The only good thing that came out of COVID was the expansion of telemedicine. Many state governments, including Indiana’s, have called off the COVID-19 public health emergency. However, the federal health emergency will continue at least until October 18. Whenever it does end, several COVID-related services will be affected. Therapeutics, testing, etc. will go private. Telehealth coverage will also be impacted. However, the U.S. House has passed a bill with bipartisan support to extend COVID telehealth flexibilities, including Medicare coverage of telehealth services, until December 31, 2024. ISMA will continue to advocate for coverage of telehealth services where physicians determine they are appropriate for patient care.
We have significant public health concerns in Indiana. Indiana lags in public health metrics: We are close to the bottom in most public health measures. Our governor has created a public health committee which has already published its recommendations, but much more needs to be done. One main reason for Indiana’s poor metrics is its public health funding. While we spend close to $12,000 per capita on sick care, Indiana’s expenditure on public health is less than $50 per capita. Most of the funding is from the state and county governments, with a small amount from the federal government. A significant increase is needed in public health infrastructure and funding, especially from the federal side, so that we can reduce our sick care expenditures. We have a very decentralized public health system, which is inadequate to meet the need in case of a national public health emergency. A second major challenge is Hoosiers’ acceptance of public health measures, so an information campaign based on facts, not on misinformation, will be needed. The vision for our ISMA is to make Hoosiers among the healthiest people in the country, so we will continue to work in this direction.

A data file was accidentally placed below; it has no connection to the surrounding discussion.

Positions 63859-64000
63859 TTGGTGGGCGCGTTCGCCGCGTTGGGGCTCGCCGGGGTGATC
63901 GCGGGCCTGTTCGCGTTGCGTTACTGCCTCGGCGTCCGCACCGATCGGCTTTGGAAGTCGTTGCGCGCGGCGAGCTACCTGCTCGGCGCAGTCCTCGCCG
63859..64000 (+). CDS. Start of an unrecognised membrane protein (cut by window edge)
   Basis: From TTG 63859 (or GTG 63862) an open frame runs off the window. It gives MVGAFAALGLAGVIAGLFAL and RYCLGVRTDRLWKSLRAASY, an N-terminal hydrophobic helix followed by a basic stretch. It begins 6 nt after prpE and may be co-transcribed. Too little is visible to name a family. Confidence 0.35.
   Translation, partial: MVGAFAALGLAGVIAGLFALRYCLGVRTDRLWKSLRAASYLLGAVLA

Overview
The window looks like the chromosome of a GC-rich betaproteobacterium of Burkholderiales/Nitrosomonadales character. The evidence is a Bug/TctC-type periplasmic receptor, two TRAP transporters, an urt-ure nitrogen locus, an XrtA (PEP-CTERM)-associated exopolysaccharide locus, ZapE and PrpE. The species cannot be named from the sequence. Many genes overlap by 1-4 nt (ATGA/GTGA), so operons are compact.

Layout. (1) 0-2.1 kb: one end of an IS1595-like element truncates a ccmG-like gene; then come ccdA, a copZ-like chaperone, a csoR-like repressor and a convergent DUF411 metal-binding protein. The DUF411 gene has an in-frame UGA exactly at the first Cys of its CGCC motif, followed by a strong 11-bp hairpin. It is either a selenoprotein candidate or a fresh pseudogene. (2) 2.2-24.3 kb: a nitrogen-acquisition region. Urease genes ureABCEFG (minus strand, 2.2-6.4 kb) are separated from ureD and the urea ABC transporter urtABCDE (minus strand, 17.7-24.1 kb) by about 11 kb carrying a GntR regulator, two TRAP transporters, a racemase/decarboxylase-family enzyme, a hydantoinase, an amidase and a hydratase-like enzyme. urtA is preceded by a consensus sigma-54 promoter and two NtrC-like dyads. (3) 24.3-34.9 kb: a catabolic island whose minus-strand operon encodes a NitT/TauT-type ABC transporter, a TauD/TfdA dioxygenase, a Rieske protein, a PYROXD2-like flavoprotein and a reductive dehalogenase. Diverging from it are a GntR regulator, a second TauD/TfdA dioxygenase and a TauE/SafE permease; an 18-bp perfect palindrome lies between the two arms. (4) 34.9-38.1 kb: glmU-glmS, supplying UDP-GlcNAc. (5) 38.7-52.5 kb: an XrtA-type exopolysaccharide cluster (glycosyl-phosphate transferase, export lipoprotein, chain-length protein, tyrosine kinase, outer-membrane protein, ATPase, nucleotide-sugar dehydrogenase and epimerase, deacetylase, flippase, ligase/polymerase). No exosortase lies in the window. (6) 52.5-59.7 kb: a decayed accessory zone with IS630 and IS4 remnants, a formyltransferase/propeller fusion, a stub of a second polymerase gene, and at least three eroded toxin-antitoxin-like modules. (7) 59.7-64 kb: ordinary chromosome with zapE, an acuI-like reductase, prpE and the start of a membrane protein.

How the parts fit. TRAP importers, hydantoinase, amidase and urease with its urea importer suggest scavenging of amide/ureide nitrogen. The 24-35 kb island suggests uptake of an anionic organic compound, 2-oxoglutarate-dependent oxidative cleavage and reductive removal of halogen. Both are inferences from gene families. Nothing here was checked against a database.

I am very confident about the future of ISMA due to its deep physician leadership. Some are my mentors, and others are enthusiastic young physician leaders who will carry on these big reforms. Also, we have the very talented ISMA staff, which works day and night to serve the physician community. At this time, I would like to thank my wife and my two boys, who have always stood by me in all my endeavors, for their wholehearted support.
I leave you with two pearls of wisdom:
- Take care of your health and get your colonoscopies and mammograms in a timely manner, so that a healthy work force can make Hoosiers healthier.
- Peaceful resolution of conflict is a road to prosperity. Resolve your personal, professional and business conflict peacefully, and prosperity will follow.
Thank you very much for your attention.